Debt-to-GDP Ratios

The longest time series are those for central government debt as a percent of GDP. There are numerous countries where scholars have not yet constructed reliable nominal GDP series to fill in the gap prior to the official statistics (which often only begin post 1900 and are reported in Mitchell's comprehensive regional reference books-see references). In these cases, where we have the public debt data (but no nominal GDP), we report debt-to-export ratios, as trade data usually spans earlier periods. We then report both two series: debt to exports (based on available data as well as a backcasted debt-to-GDP data based on historic ratios of exports to GDP (over periods where both time series are available). In all cases, we note the periods for which the backcasting is done. There are a handful of cases where careful country studies have constructed long time series for general (rather than central government) debt (the studies for Italy from 1861 and the Netherlands from 1816--see listed references stand out in this regard), so we report these series in lieu of central government. These exceptions are duly noted and documented. Finally, there are several emerging markets where it is possible to reconstruct external public debt from the extensive documentation on external bond issues (usually early to late 1800s); these longer time series on external debt are reported separately and referenced accordingly.

Four spreadsheets cover annual data from as early as 1692 for the UK and 1719 for Sweden (depending on the country) to 2010 (updated with the World Bank's July 2010 Quarterly External Debt Statistics and individual mostly official country sources, as detailed for public debt) for 70 countries. Each country has its own page with the underlying data from multiple sources (with their corresponding full bibliographical references) that make up the Reinhart-Rogoff (RR) series that are reported.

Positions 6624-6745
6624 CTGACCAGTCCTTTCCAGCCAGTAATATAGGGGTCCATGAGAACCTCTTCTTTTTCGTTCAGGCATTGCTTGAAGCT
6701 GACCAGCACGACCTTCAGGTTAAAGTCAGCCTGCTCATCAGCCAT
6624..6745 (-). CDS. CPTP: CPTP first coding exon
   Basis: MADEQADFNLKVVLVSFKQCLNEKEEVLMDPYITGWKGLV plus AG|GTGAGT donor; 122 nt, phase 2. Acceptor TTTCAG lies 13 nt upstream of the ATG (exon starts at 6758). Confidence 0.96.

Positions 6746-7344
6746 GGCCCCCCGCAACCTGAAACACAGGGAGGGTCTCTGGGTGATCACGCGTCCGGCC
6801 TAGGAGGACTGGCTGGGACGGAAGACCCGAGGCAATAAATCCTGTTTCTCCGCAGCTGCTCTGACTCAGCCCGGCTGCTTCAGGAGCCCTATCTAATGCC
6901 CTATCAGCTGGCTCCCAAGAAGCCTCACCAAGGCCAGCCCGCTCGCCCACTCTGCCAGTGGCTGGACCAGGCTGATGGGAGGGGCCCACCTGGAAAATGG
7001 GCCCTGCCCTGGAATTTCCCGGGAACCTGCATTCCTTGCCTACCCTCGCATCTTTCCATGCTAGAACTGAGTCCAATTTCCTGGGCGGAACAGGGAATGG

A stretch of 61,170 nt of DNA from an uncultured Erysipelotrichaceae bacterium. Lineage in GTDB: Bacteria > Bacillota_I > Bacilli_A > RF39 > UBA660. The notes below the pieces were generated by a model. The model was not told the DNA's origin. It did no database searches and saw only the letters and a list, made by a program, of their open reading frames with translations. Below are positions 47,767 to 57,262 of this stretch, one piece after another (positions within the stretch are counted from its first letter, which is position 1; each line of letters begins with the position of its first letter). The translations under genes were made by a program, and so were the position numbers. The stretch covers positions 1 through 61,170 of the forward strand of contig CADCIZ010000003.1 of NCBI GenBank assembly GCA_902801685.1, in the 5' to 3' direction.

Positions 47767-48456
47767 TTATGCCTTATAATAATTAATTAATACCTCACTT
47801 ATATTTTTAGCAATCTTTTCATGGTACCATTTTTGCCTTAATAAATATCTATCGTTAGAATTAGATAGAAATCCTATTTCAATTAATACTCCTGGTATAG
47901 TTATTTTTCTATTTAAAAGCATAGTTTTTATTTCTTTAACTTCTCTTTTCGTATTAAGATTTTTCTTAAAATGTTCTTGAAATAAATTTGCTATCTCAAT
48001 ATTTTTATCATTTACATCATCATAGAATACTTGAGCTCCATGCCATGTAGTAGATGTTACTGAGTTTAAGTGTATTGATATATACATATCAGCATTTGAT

Debt-to-GDP Part I: Algeria, Angola, Argentina, Australia, Austria, Belgium, Bolivia, Brazil, Canada, Central African Republic, Chile, China, Colombia, Costa Rica, Cote D'Ivoire, Denmark, Dominican Republic, Ecuador, Egypt, and El Salvador.
Debt-to-GDP Part II: Finland, France, Germany, Ghana, Greece, Guatemala, Honduras, Hungary, Iceland, India, Indonesia, Ireland, Italy, Japan, Kenya, Korea, Malaysia, Mauritius, Mexico, and Morocco.
Debt-to-GDP Part III: Myanmar, Netherlands, New Zealand, Nicaragua, Nigeria, Norway, Panama, Paraguay, Peru, Philippines, Poland, Portugal, Romania, Russia, Singapore, South Africa, Spain, Sri Lanka, Sweden, and Switzerland.
Debt-toGDP Part VI: Taiwan, Thailand, Tunisia, Turkey, United Kingdom, United States, Uruguay, Venezuela, Zambia, and Zimbabwe.

The most recent data on external debt and central government debt is mostly available for those countries that participate in the International Monetary Fund's Standard Data Dissemination Service (SDDS); for other countries the spreadsheets provide the country-specific sources. An excellent source for external debt data is also Lane and Ferretti's External Wealth of Nations' dataset.

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